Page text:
Letters: Raising laborers' wages
I read labor consultant Kris LaGrange's op-ed on Labor Day and found it to be severely lacking ["Fast-food fight shows we still need unions," Sept. 2].
Instead of addressing a major problem, such as the lack of good-paying industrial jobs, LaGrange used the recent fast-food protests as an example of why we still need unions. Fast-food jobs were always for high school and college kids, and some adults looking for part-time work. These jobs were never intended to support adults, no less families.
LaGrange laments that only 12 percent of today's workforce belongs to a union. Unions bear as much blame for that as anyone else. When times are good, unions make demands, and manufacturers can meet them. But when times are bad, unions never give back anything until disaster has, or is about to, strike. By that time it is usually too late, and a company either goes under or moves operations to a nonunion area or out of the country.
Poor managers and greedy owners must also shoulder plenty of blame for the huge loss of union jobs -- not that they care.
If fast-food workers unionized, prices would go up, and some people would no longer go to fast-food restaurants. This would probably result in a loss of fast-food jobs. Be careful what you wish for.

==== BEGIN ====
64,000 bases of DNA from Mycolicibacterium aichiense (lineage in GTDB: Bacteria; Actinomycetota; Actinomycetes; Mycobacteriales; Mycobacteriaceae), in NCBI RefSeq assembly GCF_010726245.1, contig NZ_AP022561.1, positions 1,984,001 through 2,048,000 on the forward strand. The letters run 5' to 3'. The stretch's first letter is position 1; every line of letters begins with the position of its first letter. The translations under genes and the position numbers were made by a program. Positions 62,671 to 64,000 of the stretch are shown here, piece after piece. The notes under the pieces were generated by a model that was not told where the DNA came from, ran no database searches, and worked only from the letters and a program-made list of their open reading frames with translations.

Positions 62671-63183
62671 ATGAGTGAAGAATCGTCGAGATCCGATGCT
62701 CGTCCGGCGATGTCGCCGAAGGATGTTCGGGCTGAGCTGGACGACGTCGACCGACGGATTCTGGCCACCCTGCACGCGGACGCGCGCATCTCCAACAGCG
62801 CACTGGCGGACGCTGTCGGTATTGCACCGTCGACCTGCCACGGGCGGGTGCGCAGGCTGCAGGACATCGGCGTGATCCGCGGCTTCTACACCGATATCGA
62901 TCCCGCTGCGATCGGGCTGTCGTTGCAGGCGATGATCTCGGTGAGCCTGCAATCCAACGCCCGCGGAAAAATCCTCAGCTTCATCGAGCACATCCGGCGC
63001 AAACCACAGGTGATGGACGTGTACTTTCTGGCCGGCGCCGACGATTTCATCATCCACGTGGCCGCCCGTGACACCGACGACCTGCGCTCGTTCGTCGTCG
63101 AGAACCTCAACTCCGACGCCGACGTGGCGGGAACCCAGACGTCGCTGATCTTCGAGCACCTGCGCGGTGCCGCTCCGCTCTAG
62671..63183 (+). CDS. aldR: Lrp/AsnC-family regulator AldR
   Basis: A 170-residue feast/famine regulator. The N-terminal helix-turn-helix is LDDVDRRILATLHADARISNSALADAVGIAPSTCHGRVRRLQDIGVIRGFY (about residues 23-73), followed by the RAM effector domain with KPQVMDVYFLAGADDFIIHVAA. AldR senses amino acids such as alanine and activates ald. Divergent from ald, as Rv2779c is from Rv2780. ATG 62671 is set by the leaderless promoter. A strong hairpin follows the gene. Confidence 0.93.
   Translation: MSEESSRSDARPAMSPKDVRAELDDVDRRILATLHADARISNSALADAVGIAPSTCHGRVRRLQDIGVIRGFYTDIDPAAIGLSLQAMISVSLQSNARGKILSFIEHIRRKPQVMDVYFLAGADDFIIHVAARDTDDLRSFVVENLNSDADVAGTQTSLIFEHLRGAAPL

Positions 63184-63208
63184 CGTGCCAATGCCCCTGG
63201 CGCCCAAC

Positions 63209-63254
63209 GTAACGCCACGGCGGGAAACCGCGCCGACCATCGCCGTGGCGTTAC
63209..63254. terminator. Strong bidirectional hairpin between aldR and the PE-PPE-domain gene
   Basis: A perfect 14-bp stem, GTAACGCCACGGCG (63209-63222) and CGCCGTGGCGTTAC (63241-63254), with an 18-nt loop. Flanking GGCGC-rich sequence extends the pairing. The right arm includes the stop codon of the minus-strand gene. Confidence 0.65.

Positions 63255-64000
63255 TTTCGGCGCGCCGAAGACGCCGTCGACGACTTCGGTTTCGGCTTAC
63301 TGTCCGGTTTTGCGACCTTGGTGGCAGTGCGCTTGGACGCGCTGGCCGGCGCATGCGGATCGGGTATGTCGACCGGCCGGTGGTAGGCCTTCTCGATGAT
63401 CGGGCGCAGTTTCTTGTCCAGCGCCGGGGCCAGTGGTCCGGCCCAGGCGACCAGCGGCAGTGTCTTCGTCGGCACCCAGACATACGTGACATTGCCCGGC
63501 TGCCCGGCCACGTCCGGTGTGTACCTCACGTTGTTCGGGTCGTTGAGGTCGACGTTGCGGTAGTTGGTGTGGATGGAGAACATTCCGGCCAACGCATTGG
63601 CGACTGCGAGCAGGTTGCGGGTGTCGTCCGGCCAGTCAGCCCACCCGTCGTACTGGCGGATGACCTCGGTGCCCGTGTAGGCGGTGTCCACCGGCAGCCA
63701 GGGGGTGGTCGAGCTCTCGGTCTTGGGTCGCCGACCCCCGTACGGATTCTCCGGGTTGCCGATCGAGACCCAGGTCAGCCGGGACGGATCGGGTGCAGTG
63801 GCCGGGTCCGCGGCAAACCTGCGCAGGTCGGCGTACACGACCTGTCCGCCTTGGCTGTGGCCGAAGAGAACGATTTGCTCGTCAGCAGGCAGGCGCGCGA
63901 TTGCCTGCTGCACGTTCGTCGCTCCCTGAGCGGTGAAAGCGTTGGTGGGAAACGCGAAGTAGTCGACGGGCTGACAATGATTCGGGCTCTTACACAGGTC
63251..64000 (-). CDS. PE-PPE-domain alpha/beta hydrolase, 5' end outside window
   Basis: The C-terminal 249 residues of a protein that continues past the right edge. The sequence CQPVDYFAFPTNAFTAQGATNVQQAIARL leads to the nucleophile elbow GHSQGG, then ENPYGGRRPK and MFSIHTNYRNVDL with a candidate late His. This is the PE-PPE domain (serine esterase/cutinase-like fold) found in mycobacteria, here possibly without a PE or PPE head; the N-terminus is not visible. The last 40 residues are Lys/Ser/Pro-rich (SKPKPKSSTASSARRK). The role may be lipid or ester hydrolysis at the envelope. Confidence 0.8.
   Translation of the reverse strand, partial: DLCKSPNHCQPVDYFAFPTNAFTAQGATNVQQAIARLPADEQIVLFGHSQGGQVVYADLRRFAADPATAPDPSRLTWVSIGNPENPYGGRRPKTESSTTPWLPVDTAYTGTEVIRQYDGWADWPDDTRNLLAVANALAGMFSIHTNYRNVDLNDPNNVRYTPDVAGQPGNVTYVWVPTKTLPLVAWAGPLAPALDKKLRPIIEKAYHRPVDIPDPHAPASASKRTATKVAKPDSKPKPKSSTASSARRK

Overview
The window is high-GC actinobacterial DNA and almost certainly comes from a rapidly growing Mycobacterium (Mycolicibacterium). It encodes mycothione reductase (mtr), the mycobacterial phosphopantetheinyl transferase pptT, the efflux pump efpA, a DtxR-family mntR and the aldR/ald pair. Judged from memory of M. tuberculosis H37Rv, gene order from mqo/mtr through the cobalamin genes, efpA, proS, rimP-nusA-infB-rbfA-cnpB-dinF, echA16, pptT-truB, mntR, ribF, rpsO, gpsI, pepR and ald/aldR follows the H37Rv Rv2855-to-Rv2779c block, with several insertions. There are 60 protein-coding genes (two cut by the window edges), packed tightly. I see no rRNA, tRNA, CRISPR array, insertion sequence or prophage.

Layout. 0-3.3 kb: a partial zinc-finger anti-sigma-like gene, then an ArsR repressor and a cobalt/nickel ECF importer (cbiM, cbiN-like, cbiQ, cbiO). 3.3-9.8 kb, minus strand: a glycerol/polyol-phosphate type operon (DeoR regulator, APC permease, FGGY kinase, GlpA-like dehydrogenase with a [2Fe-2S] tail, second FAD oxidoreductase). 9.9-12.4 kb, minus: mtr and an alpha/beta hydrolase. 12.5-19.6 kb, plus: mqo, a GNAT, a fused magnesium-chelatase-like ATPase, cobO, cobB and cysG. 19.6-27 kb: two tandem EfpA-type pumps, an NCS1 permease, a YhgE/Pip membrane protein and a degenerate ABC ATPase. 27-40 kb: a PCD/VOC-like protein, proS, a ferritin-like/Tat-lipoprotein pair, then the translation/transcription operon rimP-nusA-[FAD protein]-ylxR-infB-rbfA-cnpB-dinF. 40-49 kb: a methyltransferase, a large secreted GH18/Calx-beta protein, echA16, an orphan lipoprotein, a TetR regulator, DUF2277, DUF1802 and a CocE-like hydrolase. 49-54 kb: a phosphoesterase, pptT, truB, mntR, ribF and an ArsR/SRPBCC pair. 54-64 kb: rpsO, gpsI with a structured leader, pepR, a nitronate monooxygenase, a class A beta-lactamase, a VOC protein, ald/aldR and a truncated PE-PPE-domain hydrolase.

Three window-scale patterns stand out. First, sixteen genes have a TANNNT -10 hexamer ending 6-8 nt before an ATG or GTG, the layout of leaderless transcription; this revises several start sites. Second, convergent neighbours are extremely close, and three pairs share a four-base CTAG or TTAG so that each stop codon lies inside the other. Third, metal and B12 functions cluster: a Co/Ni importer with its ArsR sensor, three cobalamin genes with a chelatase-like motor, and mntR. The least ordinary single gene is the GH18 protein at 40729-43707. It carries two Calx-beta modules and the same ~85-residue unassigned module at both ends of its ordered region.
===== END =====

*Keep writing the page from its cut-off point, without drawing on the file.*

Dave Lorthioir, West Sayville
Your Labor Day articles discussed the economic plight of workers who earn minimum wage. Historically, "laborers" referred to people who worked heavy, strenuous and dangerous jobs in construction, factories and manufacturing. These people were the heart and soul of "labor" and Labor Day, and they have made substantial gains over the past 100 years.
Most no longer earn $9 or $10 per hour. Many now earn $40,000 to $70,000 per year.
During my years as a public high schoolteacher, in the 1970s and '80s, two close friends climbed poles as employees for the telephone company. They were "labor," and I wasn't. Each year, they laughed at me with my six years of college because their W-2 tax-form numbers were always better than mine.
Minimum wage jobs, much like Social Security checks, were never intended to be adequate support for a career or a family's finances.
Paul Lieberman, Bohemia
Newsday's grasp of the economy is lacking ["The irony of Labor Day," Editorial, Sept. 2]. Friday's jobs report shows improvement in the national unemployment rate to 7.3 percent from 7.4 percent. However, the Obama economy has reduced unemployment not through job creation, but through an assault on the labor participation rate, which at 63.2 percent, stands at the lowest level since August 1978, during the Carter administration.
That the Obama administration is taking us into Carter territory is only fitting, because of the many other parallels of presidential ineptitude. With the costs of Obamacare and the saber-rattling over increases in the minimum wage, it is not surprising that companies are slow to hire.
It would seem to me that in a country where too few are working, the higher priority is not whether you have to work on Labor Day, but whether you can find work at all.
Frank Anderson, Roslyn Heights